If you're going to squeeze 80 mpg from a five-passenger sedan the size of a Ford Taurus, you've got to make it out of aluminum or high-tech composites, right? Steelmakers say no. They're funding a new engineering project to develop a steel-intensive auto body that meets or beats the goals of the Partnership for a New Generation Vehicle (PNGV) Prototype - as well as a project to create a high-mileage C-Class size car for Europe. Announced in February, (see WAW - March, '99, p.10) by a consortium of 33 international steel companies, the project is scheduled for completion in mid 2001.
Steelmakers already have developed a body-in-white prototype - called the Ultralight Steel Auto Body (ULSAB) - that is up to 36% lighter than conventional steel bodies. This latest project - called ULSAB-AVC (for advanced vehicle concepts) - extends the process even further. It will develop an attractive exterior design and lightweight steel concepts for closure panels and suspension systems in addition to the body structure.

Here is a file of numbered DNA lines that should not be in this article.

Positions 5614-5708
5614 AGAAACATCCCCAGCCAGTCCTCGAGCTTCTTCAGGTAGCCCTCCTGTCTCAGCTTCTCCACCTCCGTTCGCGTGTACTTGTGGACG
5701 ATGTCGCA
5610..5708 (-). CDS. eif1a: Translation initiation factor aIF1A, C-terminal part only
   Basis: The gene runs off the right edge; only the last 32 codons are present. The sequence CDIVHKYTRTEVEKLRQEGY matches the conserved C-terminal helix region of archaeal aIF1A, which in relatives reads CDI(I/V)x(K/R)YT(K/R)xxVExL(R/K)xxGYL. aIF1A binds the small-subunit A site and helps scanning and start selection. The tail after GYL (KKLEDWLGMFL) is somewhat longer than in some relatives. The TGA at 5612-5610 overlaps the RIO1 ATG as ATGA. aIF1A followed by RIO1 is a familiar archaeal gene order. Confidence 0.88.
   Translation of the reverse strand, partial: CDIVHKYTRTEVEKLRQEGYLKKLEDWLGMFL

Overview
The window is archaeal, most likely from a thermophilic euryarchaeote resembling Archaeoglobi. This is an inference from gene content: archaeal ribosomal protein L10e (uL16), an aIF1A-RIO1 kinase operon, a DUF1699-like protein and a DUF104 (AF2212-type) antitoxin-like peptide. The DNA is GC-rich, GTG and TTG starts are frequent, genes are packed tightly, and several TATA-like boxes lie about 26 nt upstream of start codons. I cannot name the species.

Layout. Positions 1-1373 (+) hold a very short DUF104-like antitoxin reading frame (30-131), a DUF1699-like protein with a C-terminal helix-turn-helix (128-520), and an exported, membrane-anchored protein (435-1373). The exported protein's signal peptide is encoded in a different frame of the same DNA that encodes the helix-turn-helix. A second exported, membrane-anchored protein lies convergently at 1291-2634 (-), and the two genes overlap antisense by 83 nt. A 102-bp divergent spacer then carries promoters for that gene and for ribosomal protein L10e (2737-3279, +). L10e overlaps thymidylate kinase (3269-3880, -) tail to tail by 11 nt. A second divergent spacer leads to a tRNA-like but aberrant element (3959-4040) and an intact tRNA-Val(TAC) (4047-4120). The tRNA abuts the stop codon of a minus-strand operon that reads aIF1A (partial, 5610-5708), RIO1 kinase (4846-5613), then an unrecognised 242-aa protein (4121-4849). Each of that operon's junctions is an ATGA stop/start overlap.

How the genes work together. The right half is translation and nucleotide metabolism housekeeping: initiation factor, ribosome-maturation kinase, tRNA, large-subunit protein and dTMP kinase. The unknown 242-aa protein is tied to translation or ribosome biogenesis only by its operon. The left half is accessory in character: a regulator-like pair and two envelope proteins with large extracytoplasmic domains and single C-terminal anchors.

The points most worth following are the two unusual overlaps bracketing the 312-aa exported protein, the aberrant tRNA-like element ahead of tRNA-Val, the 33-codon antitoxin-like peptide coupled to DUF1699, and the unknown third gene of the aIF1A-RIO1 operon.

Unlike the previous ULSAB program, which ultimately built a dozen physical prototypes, the latest project currently is scheduled to develop only computer models.
Program sponsors say the computer models will closely reflect how real physical prototypes perform in critical areas such as crash-energy management. The consortium says the new designs will meet anticipated North American and European government safety requirements for 2004, and says they will pass a series of stringent crashworthiness events, including front, side, rear, roof crush and side pole impacts.
The target for the PNGV-sized car is 2,276 lbs. (1,034 kg) to 2,375 lbs. (1,077 kg), depending on engine weight. General Motors Corp.'s aluminum-intensive Precept PNGV concept car weighs 2,587 lbs. (1,173 kg); Ford Motor Co.'s mostly aluminum Prodigy weighs 2,387 lbs. (1,083 kg). DaimlerChrysler's plastic-bodied ESX3 concept weighs in at 2,250 lbs. (1,021 kg).
It's probably not appropriate to make direct comparisons between the conceptual ULSAB-AVC and the Precept, Prodigy and ESX3, steel proponents admit, but they say it will show that expensive aluminum- and composite body structures will not be necessary for automakers to meet PNGV fuel-economy and emissions goals.
Porsche Engineering Services, Inc., Troy, MI, - which developed the ULSAB - will engineer the two cars for the consortium.